Is Plexus a Pyramid Scheme? Unveiling the Truth Behind the Controversy

Plexus is a company that offers weight loss products which are sold often on social media with distributors called Plexus ambassadors. There are a lot of claims that the Plexus line of products improve gut health but these claims are not backed by science. In fact, at the bottom of the website Plexus mentions that none of their products have been tested by the FDA. The company was founded by former MLM veterans in 2006 and started with a DIY breast cancer check kit and skin cream but then rebranded themselves for weight loss and dietary supplements. The signature products come in powder form and are mixed with water.

The company claims to have a feasible buyback structure so if you decide that you want to quit or you’re unable to sell certain products, you can give them back to the company and they will buy them from you but the company makes this very difficult to achieve.

The Plexus Compensation Plan and payment structure is very difficult to understand. And they advertised it as being one of the fairest MLMs in the company. To join as an associate you have to pay an annual fee of $35 which gives you the option of buying the products but not selling them. If you want to sell the Plexus products and get commission on those sales, you have to reach the level of Ambassador and that requires that you meet a minimum monthly order of $100. This is also true of any downline members you recruit in order for you to earn commission on their product sales.

This type of structure encourages distributors to recruit new distributors instead of making sales. The minimum requirement of $100 per month worth of products means that if you are an ambassador for the company you have to spend at least $1,200 a year to purchase new products from the company. Typically, a reputable, legal MLM won’t encourage customers to focus on recruitment over sales for income potential, which Plexus allegedly does. It’s also considered a bad sign for an MLM to force their customers to spend a certain amount of money every year on products, which Plexus does.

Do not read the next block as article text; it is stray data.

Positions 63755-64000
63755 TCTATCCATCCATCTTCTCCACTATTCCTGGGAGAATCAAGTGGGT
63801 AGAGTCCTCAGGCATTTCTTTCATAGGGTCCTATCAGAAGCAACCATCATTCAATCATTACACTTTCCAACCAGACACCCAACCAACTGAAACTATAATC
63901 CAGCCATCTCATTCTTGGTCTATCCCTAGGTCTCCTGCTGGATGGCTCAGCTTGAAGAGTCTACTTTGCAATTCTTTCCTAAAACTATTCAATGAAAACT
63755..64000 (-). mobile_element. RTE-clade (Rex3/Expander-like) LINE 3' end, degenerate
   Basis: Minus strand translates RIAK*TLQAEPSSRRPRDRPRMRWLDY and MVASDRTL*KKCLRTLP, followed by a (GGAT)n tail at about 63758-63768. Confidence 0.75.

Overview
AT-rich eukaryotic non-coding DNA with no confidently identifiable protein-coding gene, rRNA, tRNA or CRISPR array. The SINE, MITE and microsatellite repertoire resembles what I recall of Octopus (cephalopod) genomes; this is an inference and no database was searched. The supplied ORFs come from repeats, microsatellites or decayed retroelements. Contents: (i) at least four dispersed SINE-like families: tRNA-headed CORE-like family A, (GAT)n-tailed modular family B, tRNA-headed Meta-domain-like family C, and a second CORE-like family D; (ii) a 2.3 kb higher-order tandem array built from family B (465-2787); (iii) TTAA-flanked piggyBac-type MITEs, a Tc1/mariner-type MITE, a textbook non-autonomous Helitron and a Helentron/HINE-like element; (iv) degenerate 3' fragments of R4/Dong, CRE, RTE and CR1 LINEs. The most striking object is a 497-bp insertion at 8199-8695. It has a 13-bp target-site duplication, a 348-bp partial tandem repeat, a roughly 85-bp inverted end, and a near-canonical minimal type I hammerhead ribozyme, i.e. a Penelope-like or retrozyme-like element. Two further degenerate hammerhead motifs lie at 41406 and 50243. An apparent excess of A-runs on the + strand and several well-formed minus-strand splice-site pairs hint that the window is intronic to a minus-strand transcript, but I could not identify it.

The Plexus site states that the potential for income is quite high depending on your status but roughly 96% of ambassadors make less than $4,000 per year before expenses, the expenses being those minimum purchase amounts.

Here’s what differentiates Plexus from a pyramid scheme:

  • It is a low-risk, low-cost start-up business.
  • There is no minimum product order.
  • An individual can become more successful than their sponsor.
  • Plexus offers a 60-day money-back guarantee as well as a 100% satisfaction guarantee on products.
  • Retail selling is required.

Although the fact that Plexus is a MLM should provide a pretty big clue. Even though MLMs are technically legal, they’re typically shady businesses. The FTC even warns that “most people who join legitimate MLMs make little or no money.” A study by AARP found that 47 percent of MLM participants lost money, while another 27 percent didn’t make any money.

At Werdaan, we leave on an excursion of investigation and development, directing you through the consistently advancing computerized scene.

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